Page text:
Take a group of inspiring individuals who have made it their life’s work to support artists and cultivate creativity, gather them together over a span of five days and you end up creating an electrical current strong enough to power New York City. This powerhouse is better known as the Alliance of Artist Communities annual conference.
The Alliance of Artists Communities is a national and international association of artists' communities and residencies—a diverse field of more than 1,500 programs worldwide that support artists of any discipline in the development of new creative work. This year’s conference took place in San Jose, California and brought together arts leaders, funders, policy-makers, board members, educators, artists, and others from around the country and across the globe to explore the ways in which we can advance and support today's artists. Over 200 people were in attendance representing regions throughout the United States, Alaska, Greece, Italy, the Bahamas and one lone but very proud Canadian spreading the good news about the National Music Centre.
An incredible selection of engaging and valuable conference sessions were offered as well as a daily keynote address including presentations by:
- Teri Rofkar – an internationally renowned fiber artist from the Sitka Tribe of Alaska.
- Fallen Fruit – what began as creating maps of public fruit trees in Los Angeles has grown into an internationally renowned collaborative art project.
- Guillermo Gómez-Peña – a performance artist, writer, activist, radical pedagogue, and one of the “most provocative and dynamic artists on the contemporary art scene.”
As a part of the conference we also had the privilege of visiting other arts organizations and residency programs in the region including the Djerassi Resident Artists Program—an interdisciplinary program located on private 583-acre grounds in the redwood-forested Santa Cruz Mountains. We had the pleasure of touring the grounds which include more than 40 site-specific sculptures created on the property by resident artists over the program’s 34 years.
View from Djerassi. Credit: Candace Elder.
William King’s Orpheus 'Coyote & Friends'. Credit: Candace Elder.
Dale Djerassi with Aristotle Georgiades’ 'Hear'. Credit: Candace Elder.
The Montalvo Arts Centre is an oasis of culture and nature in the heart of the bustling Silicon Valley. Situated on 75 acres of property that encompass a historic 1912 villa, ten artist residency studios, indoor and outdoor performance and exhibition venues, lush gardens and hiking trails.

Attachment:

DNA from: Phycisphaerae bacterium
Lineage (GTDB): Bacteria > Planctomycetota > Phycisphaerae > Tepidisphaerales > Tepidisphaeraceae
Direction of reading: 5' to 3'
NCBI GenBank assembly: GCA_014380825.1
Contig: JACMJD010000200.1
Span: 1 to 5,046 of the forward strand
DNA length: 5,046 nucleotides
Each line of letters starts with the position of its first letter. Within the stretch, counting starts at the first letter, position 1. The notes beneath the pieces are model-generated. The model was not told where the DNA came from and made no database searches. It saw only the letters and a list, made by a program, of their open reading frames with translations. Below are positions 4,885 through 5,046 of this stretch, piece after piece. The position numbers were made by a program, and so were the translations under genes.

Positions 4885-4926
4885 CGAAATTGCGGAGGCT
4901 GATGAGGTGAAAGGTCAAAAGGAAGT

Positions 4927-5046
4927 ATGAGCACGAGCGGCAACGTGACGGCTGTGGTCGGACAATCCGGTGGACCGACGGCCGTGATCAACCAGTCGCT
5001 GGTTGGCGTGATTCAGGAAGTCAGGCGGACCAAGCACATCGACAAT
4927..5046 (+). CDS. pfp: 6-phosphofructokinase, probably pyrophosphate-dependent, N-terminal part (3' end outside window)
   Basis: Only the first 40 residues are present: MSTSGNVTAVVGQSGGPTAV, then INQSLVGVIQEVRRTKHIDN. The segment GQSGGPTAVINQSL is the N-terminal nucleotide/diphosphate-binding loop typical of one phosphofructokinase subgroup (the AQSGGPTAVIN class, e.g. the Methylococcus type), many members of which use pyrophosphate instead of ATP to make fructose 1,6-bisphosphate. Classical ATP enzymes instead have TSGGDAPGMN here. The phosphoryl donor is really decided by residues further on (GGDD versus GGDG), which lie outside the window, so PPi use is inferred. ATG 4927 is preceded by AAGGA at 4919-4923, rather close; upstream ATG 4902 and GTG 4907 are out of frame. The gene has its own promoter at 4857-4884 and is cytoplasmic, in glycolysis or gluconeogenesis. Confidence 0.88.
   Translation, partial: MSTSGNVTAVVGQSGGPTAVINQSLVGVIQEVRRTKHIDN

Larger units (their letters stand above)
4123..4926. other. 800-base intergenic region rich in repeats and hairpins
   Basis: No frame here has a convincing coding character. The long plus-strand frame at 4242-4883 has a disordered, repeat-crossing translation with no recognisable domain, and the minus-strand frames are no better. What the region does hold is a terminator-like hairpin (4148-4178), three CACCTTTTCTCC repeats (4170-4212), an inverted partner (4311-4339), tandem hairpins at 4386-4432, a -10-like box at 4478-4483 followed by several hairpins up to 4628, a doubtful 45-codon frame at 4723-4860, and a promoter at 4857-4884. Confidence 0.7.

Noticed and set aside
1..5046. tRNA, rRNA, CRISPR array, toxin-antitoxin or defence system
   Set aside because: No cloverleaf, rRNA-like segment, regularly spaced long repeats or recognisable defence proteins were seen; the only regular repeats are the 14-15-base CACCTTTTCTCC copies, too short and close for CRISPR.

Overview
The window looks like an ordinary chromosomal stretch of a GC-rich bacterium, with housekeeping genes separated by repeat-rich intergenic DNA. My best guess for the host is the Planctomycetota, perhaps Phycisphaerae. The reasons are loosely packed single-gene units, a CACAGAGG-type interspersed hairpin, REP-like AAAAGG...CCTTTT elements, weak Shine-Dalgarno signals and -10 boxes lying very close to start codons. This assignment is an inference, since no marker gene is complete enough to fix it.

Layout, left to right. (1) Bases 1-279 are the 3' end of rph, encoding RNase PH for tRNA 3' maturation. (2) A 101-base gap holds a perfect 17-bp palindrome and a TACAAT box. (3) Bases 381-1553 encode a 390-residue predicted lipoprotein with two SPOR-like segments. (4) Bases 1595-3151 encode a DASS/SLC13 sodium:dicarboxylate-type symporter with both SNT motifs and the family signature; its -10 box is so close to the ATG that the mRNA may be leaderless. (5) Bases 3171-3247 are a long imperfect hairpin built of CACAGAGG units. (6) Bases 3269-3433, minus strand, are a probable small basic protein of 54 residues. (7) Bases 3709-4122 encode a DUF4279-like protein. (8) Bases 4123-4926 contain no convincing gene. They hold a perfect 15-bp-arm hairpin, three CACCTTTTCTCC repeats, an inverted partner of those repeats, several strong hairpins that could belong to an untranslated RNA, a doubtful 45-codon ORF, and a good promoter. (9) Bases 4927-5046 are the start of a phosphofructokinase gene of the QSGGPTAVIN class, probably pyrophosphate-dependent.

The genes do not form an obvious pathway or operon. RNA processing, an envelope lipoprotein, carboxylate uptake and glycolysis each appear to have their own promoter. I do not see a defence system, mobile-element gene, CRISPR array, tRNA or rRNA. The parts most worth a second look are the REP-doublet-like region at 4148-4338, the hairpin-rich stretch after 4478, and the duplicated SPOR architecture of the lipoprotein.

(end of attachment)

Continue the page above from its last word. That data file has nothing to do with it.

Villa Montalvo, a historic landmark built in 1912 by U.S. Senator James Duval Phelan (1861-1930). Credit: Candace Elder.
A residency studio at Montalvo. Credit: Candace Elder.
Our opening reception and several of our conference sessions took place at ZERO1 Garage—a one-of-a-kind open format space and central hub for innovative artist fellowships and international Biennial festival “where art meets technology to shape the future.”
We also had an evening reception graciously hosted by the San Jose Museum of Art—the preeminent modern and contemporary art museum in Silicon Valley where we were greeted with an incredible performance by San Jose Taiko, one of the country's premier taiko drumming performance troupes.
San Jose Taiko. Credit: Candace Elder
The Artist in Residence program at NMC is distinct in this field as it is one of only a handful of Canadian residency programs and it has a primary focus on music. Added to that distinction is our extremely rare and exceptional residency model of providing access to our vast collection of living musical instruments and recording equipment for the creation of new work—a key distinguishing factor between our program and other Artist in Residence programs around the world.
Many thanks to the Alliance for providing me with an opportunity to present the work that we’re doing at NMC and for their leadership, vision and hard work in creating and sustaining such a valuable resource for artist communities and residency programs around the world.
“You may not have heard of artists’ communities, but you’ve most likely heard of the artists they have served, and some of the works that have been created there: Quentin Tarantino’s Reservoir Dogs; Aaron Copland’s Appalachian Spring; Gregory MacGuire’s Wicked; Ruth Reichl’s Comfort Me With Apples, Tender At the Bone, and Garlic and Sapphires; Thornton Wilder’sOur Town; Michael Chabon’s The Amazing Adventures of Kavalier & Clay; Allen Ginsberg, David Sedaris, Marcel Duchamp, Christo and Jeanne-Claude, Robert Rauschenberg, James Baldwin, John Lennon, Truman Capote, Bill T. Jones, Spalding Gray, Leonard Bernstein, Edward Albee, Langston Hughes, Liz Lerman, Sylvia Plath, Gwendolyn Brooks, Bob Dylan, John Cage, Merce Cunningham, and many, many more.”
NMC is happy to add Kid Koala, Timber Timbre, Kinnie Starr, Gotye, and many others to that list. We are in very good company. Very good company indeed.